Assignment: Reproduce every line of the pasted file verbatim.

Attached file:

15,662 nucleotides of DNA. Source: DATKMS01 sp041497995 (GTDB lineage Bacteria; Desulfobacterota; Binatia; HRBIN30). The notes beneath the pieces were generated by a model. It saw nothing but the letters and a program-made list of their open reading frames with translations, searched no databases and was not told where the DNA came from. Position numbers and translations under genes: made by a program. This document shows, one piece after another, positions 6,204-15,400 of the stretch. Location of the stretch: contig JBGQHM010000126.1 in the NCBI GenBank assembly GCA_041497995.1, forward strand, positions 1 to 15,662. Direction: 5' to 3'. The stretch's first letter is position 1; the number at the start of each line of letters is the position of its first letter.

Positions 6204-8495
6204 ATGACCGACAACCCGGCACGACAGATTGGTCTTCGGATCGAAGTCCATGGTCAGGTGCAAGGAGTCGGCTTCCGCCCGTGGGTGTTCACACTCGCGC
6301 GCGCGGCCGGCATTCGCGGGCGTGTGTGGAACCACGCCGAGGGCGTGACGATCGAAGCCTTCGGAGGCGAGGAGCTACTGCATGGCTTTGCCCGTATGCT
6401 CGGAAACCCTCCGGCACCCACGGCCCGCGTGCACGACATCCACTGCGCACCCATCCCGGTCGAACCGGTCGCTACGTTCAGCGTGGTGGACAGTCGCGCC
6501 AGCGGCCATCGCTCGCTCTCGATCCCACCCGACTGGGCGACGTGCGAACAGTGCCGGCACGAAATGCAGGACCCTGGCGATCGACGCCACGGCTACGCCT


15,662 nucleotides of DNA. Source: DATKMS01 sp041497995 (GTDB lineage Bacteria; Desulfobacterota; Binatia; HRBIN30). The notes beneath the pieces were generated by a model. It saw nothing but the letters and a program-made list of their open reading frames with translations, searched no databases and was not told where the DNA came from. Position numbers and translations under genes: made by a program. This document shows, one piece after another, positions 6,204-15,400 of the stretch. Location of the stretch: contig JBGQHM010000126.1 in the NCBI GenBank assembly GCA_041497995.1, forward strand, positions 1 to 15,662. Direction: 5' to 3'. The stretch's first letter is position 1; the number at the start of each line of letters is the position of its first letter.

Positions 6204-8495
6204 ATGACCGACAACCCGGCACGACAGATTGGTCTTCGGATCGAAGTCCATGGTCAGGTGCAAGGAGTCGGCTTCCGCCCGTGGGTGTTCACACTCGCGC
6301 GCGCGGCCGGCATTCGCGGGCGTGTGTGGAACCACGCCGAGGGCGTGACGATCGAAGCCTTCGGAGGCGAGGAGCTACTGCATGGCTTTGCCCGTATGCT
6401 CGGAAACCCTCCGGCACCCACGGCCCGCGTGCACGACATCCACTGCGCACCCATCCCGGTCGAACCGGTCGCTACGTTCAGCGTGGTGGACAGTCGCGCC
6501 AGCGGCCATCGCTCGCTCTCGATCCCACCCGACTGGGCGACGTGCGAACAGTGCCGGCACGAAATGCAGGACCCTGGCGATCGACGCCACGGCTACGCCT